The use of droppers to infect devices with ransomware has spread to Android, Symantec security researchers warn.
Guest Blog | José González, CEO-Trapezoid, Inc.
Would you secure your windows and doors but leave the basement door wide open?
Well, that’s what organizations are doing with firmware.Simply put, firmware is the unmonitored and unprotected layer at the bottom of the computer code stack. While existing security tools have a done great job focusing on application and operating system levels, firmware has been overlooked. Exacerbating the problem: Firmware has the most permissions of any code on your system, which increases the impact of an attack. Firmware is everywhere; from the largest data center to the smallest networked LED light bulb. It is the most powerful code on any system because it controls how other code on a device interacts with its hardware (keyboard, screen, storage, network). Compromised firmware can corrupt or steal data, spy on your environment or even destroy the system it is controlling.
How firmware gets compromisedCompromised firmware takes two forms: bad actors installing malware posing as legitimate firmware on systems, or manufacturers discovering vulnerabilities in their firmware and publishing updates. Compromised firmware can shut down your operations by taking out your critical infrastructure. Unmonitored firmware exposes enterprises to an unacceptable level of risk for devastating financial harm to businesses and life-threatening consequences for consumers. You don’t have to look far for examples of firmware attacks and breaches – they’re in the news daily. From devastating attacks on global routers and national powergrids, to vulnerabilities in medical devices, government and business networks, home computers and devices, smartphones and handheld devices…virtually anything that is part of the “Internet of things”. Because this is a very real risk, all the major cybersecurity and compliance frameworks include controls dictating best practices around firmware patch management, and many include controls for continuous monitoring of firmware integrity. Why do so many organizations leave firmware out of their cybersecurity program?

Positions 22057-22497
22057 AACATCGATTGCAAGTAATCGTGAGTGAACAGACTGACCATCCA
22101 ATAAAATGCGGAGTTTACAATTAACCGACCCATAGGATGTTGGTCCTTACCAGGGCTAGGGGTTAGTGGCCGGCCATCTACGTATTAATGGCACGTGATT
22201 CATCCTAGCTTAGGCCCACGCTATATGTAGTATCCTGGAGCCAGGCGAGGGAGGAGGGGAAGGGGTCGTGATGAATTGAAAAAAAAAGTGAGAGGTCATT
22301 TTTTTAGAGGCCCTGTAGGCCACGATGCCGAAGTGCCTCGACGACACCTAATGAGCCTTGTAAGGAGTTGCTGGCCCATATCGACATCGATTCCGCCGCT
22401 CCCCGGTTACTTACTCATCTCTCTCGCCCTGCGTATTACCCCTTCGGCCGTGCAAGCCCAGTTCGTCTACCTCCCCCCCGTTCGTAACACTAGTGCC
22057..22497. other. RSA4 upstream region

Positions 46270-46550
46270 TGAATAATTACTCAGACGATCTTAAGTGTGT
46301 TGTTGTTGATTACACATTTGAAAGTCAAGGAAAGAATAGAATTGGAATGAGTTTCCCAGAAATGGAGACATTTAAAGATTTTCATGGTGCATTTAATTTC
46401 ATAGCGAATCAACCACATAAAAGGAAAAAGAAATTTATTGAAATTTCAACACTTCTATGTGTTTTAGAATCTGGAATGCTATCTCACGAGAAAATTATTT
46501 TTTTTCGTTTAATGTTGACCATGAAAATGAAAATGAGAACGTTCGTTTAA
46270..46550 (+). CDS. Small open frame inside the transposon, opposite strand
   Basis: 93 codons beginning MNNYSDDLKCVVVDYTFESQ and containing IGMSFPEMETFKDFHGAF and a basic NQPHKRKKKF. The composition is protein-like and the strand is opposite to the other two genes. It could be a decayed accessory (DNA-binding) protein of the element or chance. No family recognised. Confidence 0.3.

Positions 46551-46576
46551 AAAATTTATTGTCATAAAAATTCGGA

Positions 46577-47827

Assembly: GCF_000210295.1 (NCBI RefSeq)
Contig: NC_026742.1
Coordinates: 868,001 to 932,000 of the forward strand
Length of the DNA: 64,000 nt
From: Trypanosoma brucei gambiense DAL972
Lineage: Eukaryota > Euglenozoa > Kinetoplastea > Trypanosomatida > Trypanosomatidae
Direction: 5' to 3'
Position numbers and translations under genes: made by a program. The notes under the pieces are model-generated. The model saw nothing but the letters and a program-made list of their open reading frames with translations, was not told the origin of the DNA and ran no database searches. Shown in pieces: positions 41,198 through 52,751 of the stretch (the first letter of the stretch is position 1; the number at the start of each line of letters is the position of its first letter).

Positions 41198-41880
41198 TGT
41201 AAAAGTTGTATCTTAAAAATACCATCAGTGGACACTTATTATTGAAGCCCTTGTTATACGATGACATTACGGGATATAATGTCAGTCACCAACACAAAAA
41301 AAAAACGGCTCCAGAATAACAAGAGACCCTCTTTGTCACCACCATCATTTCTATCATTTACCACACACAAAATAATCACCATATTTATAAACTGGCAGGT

Some do not know these controls exist and apply directly to them. Others mistakenly believe their existing security tools (e.g. AV or file integrity monitoring) already address firmware integrity and related controls. Still others understand the risk, but lack commercially available tools to effectively monitor firmware. The reality is that regardless of your industry sector, if your aim is to follow cybersecurity and compliance best practices, then you do need a continuous firmware integrity monitoring solution. While traditional security tools do not address this space, Trapezoid’s Firmware Integrity Verification Engine (“T-5”) is expressly designed to help you protect the integrity of your firmware.
The next generation of firmware protection is hereT-5 closes the “basement door” while providing you visibility into an area previously uninspected. It continuously monitors and alerts on changes in firmware integrity, quickly identifies systems that need patching – and provides threat updates for you to stay on top of newly discovered vulnerabilities. T-5 acts like a firmware DVR to forensically prove to auditors the state of the integrity of your infrastructure from the time T-5 begins monitoring. Because it integrates with existing security tools, T-5 brings visibility of the firmware space, which those tools currently cannot see. Moreover, T-5 meets cyber security compliance controls such as HIPAA, HITRUST, NIST CSF, FISMA/FedRAMP, PCI-DSS, ISO/IEC 20001 and the FFIEC Cybersecurity Assessment Tool. One thing is clear, the proliferation of the connected devices is not slowing down, and neither are hackers. T-5 is the advanced level of firmware integrity protection you need for all your assets that support your operations, systems, information, finances, revenue streams and people.
For more information on firmware risks and Trapezoid5, visit Trapezoid.com.